Try the following prompts to get you started on your gratitude journaling path:
- “The one food that I enjoy eating the most …”
- “My favorite physical activity involves me doing …”
- “I’m quite at ease when doing …”
- “The environment that gets me feeling focused is …”
- “A smell/taste that will never get old for me is …”
- “A phrase that perfectly captures my mood is …”And if you’re thinking of expressing gratitude to, or for, another person, the most effective way to do this is through your own actions and behaviors. Rather than just writing out a gratitude expression in a journal, actually show them just how thankful you are. A small gesture goes a long way – both for another person and for yourself. Loosening these filters (on what could be called your “relationships” bucket – see first step above) will bring a great deal of meaning for the friendships and partnerships in your work and life.
Explore new value drips
As a perfectionist, you might be guilty of limiting yourself to only a set few number of experiences. Research shows that perfectionists tend to engage in self-handicapping – playing it safe and doing the things that they believe will ensure a perfect outcome (which, of course, never happens), while avoiding all other things for fear of failure.
But it only makes matters worse because those things that you’re avoiding are exactly what you need for battling perfectionism and uncovering more personal value. The focus of this last step is less on the buckets and filters, and more on the value drip experiences themselves. If we were making coffee with our buckets and filters, then here the focus would be on the beans. And what you want is a fine French roast.
Two things are most effective for exposing yourself to a new array of drip experiences: variety and novelty. Try implementing these tactics to get the most out of your drip experiences.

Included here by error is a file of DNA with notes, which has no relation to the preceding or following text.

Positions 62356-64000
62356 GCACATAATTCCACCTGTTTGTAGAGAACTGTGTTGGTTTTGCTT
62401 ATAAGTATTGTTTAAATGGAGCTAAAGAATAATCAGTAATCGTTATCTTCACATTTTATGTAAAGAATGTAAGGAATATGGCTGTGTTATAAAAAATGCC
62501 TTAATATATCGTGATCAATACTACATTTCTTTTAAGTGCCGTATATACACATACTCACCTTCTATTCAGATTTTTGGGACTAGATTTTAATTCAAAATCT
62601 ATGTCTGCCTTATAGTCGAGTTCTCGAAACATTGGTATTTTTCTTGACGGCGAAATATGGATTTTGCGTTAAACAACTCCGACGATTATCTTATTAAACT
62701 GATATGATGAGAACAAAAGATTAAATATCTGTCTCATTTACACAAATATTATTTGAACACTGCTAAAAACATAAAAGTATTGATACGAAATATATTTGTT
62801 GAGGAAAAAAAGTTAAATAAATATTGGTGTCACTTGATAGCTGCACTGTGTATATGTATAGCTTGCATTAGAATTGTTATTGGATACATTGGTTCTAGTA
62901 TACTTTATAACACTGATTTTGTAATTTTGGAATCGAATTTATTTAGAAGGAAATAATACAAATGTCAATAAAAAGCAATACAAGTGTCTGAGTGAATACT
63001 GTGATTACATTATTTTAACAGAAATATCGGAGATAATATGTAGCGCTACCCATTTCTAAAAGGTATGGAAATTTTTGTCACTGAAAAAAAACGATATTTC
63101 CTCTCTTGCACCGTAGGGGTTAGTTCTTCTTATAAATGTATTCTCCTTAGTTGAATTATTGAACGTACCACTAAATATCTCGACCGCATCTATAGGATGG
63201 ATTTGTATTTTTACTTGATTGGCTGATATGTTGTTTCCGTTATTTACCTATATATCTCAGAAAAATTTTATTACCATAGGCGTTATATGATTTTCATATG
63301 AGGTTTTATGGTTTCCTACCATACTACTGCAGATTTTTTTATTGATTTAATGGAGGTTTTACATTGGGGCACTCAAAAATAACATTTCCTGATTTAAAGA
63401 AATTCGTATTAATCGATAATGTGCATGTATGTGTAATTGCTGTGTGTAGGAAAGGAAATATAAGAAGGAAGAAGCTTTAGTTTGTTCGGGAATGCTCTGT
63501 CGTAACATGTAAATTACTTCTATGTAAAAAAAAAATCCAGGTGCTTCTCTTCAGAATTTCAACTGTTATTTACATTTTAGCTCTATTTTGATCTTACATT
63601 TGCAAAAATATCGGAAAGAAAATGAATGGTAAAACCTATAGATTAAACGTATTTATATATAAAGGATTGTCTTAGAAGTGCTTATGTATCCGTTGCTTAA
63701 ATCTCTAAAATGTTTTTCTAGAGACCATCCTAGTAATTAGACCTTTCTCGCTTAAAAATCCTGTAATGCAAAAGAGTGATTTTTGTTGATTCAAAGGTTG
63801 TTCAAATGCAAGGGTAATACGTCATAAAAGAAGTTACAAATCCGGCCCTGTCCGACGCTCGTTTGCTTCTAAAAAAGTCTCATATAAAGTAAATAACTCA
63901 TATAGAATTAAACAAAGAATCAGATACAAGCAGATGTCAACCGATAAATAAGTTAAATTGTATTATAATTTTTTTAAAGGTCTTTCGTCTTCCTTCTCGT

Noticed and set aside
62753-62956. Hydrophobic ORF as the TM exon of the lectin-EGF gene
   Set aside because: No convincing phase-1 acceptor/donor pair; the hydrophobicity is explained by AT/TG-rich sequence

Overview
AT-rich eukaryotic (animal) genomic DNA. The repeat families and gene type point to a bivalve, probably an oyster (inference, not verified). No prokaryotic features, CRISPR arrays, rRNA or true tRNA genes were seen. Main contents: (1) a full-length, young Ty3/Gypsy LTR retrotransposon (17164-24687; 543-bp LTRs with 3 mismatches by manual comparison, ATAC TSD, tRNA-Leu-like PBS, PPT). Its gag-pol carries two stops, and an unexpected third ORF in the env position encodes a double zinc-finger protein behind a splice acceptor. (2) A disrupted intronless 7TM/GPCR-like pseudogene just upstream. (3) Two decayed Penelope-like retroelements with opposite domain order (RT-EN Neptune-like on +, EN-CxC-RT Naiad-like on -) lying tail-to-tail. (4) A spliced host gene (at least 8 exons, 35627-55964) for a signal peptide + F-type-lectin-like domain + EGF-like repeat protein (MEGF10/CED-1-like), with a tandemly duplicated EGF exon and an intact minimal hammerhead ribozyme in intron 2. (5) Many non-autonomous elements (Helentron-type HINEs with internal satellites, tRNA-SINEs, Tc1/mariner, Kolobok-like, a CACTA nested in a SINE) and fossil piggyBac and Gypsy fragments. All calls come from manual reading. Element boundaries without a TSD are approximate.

- Strive for a new experience at least once a month. Discover, do research, talk to people – see what things you can experience that you haven’t already. It’s best if these value drips are outside your day-to-day business operations. Here’s a list, with accompanying apps to get you started:
- Trying new foods and restaurants
- Heading to a new party or event
- Shopping for antiques
Exposing yourself to a variety of novel value drip experiences is a wise investment. It will make you a better, more creative entrepreneur by opening opportunities and enriching your lived experience. You’ll see your return in the way you act in your business – making better decisions, acting with greater confidence, leading more effectively, etc.
Recap on battling perfectionism and overcoming self-doubt
Applying the VBF properly will force you to challenge many of your perfectionistic assumptions. By altering the setup of your value buckets and aligning them to fit to your incoming (drip) experiences, you are capitalizing on the plasticity of the brain’s valuation systems. You are, in effect, ensuring that your experiences make it into your buckets, that the moments in your life are considered “good enough” and of sufficient value.
Once you’ve applied these changes, the key is to monitor your behaviors and the ongoing experiences you have throughout a day. Every now and then, remind yourself of your bucket setup and ask yourself whether your experiences are ending up in the properly created bucket(s).
Set up certain designated times, perhaps the end of the week or end of the month, and ask yourself: What was done? What experiences did I have? What did I succeed at? Are these drip experiences going to where they need to?
Most important, as you move forward, be sure you don’t fall back into your perfectionistic mind traps. Remember our equation at the top of the post. Keep that at the forefront of your mind. And know, first and foremost, that the key to battling perfectionism is getting the brain to notice the immense value that exists all around you, and to derive a sense of meaning from it.
Now go fill your buckets.